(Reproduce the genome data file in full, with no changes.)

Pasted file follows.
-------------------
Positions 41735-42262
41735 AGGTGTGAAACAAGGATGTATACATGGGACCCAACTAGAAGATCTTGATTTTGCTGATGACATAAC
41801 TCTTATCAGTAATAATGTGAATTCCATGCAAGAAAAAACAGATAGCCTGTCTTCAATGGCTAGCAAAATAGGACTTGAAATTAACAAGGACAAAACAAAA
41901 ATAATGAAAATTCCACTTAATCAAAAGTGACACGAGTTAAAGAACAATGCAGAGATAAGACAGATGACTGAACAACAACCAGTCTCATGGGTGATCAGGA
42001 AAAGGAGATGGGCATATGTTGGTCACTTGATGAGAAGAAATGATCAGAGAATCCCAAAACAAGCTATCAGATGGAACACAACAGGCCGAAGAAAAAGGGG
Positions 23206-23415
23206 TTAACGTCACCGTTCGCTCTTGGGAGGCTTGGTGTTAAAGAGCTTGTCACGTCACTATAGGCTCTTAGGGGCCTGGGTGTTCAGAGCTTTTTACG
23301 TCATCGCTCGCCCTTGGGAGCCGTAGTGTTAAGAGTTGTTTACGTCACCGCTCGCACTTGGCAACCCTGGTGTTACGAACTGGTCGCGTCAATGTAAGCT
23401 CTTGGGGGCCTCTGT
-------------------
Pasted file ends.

Positions 41735-42262
41735 AGGTGTGAAACAAGGATGTATACATGGGACCCAACTAGAAGATCTTGATTTTGCTGATGACATAAC
41801 TCTTATCAGTAATAATGTGAATTCCATGCAAGAAAAAACAGATAGCCTGTCTTCAATGGCTAGCAAAATAGGACTTGAAATTAACAAGGACAAAACAAAA
41901 ATAATGAAAATTCCACTTAATCAAAAGTGACACGAGTTAAAGAACAATGCAGAGATAAGACAGATGACTGAACAACAACCAGTCTCATGGGTGATCAGGA
42001 AAAGGAGATGGGCATATGTTGGTCACTTGATGAGAAGAAATGATCAGAGAATCCCAAAACAAGCTATCAGATGGAACACAACAGGCCGAAGAAAAAGGGG
Positions 23206-23415
23206 TTAACGTCACCGTTCGCTCTTGGGAGGCTTGGTGTTAAAGAGCTTGTCACGTCACTATAGGCTCTTAGGGGCCTGGGTGTTCAGAGCTTTTTACG
23301 TCATCGCTCGCCCTTGGGAGCCGTAGTGTTAAGAGTTGTTTACGTCACCGCTCGCACTTGGCAACCCTGGTGTTACGAACTGGTCGCGTCAATGTAAGCT
23401 CTTGGGGGCCTCTGT